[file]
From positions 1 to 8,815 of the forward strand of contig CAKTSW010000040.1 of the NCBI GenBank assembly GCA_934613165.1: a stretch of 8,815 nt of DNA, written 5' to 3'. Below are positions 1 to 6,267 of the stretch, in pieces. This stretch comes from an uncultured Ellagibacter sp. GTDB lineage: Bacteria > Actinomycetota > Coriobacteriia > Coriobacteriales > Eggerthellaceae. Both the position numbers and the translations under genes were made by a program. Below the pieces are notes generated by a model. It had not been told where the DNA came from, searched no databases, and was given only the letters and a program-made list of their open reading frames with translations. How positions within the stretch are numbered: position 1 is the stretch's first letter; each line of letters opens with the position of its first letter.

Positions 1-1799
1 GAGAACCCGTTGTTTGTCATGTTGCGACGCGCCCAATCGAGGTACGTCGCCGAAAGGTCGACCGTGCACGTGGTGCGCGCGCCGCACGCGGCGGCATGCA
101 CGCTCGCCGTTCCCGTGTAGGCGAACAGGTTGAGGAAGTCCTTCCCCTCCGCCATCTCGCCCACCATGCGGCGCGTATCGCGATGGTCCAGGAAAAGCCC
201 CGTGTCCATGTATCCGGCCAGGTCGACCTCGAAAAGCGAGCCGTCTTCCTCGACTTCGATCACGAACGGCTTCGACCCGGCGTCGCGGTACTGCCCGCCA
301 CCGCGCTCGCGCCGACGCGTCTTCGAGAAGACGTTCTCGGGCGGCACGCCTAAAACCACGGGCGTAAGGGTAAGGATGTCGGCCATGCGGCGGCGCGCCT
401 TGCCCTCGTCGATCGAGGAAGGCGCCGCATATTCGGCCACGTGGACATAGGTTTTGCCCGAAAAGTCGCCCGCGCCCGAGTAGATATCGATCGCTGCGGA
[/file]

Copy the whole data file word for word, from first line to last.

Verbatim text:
From positions 1 to 8,815 of the forward strand of contig CAKTSW010000040.1 of the NCBI GenBank assembly GCA_934613165.1: a stretch of 8,815 nt of DNA, written 5' to 3'. Below are positions 1 to 6,267 of the stretch, in pieces. This stretch comes from an uncultured Ellagibacter sp. GTDB lineage: Bacteria > Actinomycetota > Coriobacteriia > Coriobacteriales > Eggerthellaceae. Both the position numbers and the translations under genes were made by a program. Below the pieces are notes generated by a model. It had not been told where the DNA came from, searched no databases, and was given only the letters and a program-made list of their open reading frames with translations. How positions within the stretch are numbered: position 1 is the stretch's first letter; each line of letters opens with the position of its first letter.

Positions 1-1799
1 GAGAACCCGTTGTTTGTCATGTTGCGACGCGCCCAATCGAGGTACGTCGCCGAAAGGTCGACCGTGCACGTGGTGCGCGCGCCGCACGCGGCGGCATGCA
101 CGCTCGCCGTTCCCGTGTAGGCGAACAGGTTGAGGAAGTCCTTCCCCTCCGCCATCTCGCCCACCATGCGGCGCGTATCGCGATGGTCCAGGAAAAGCCC
201 CGTGTCCATGTATCCGGCCAGGTCGACCTCGAAAAGCGAGCCGTCTTCCTCGACTTCGATCACGAACGGCTTCGACCCGGCGTCGCGGTACTGCCCGCCA
301 CCGCGCTCGCGCCGACGCGTCTTCGAGAAGACGTTCTCGGGCGGCACGCCTAAAACCACGGGCGTAAGGGTAAGGATGTCGGCCATGCGGCGGCGCGCCT
401 TGCCCTCGTCGATCGAGGAAGGCGCCGCATATTCGGCCACGTGGACATAGGTTTTGCCCGAAAAGTCGCCCGCGCCCGAGTAGATATCGATCGCTGCGGA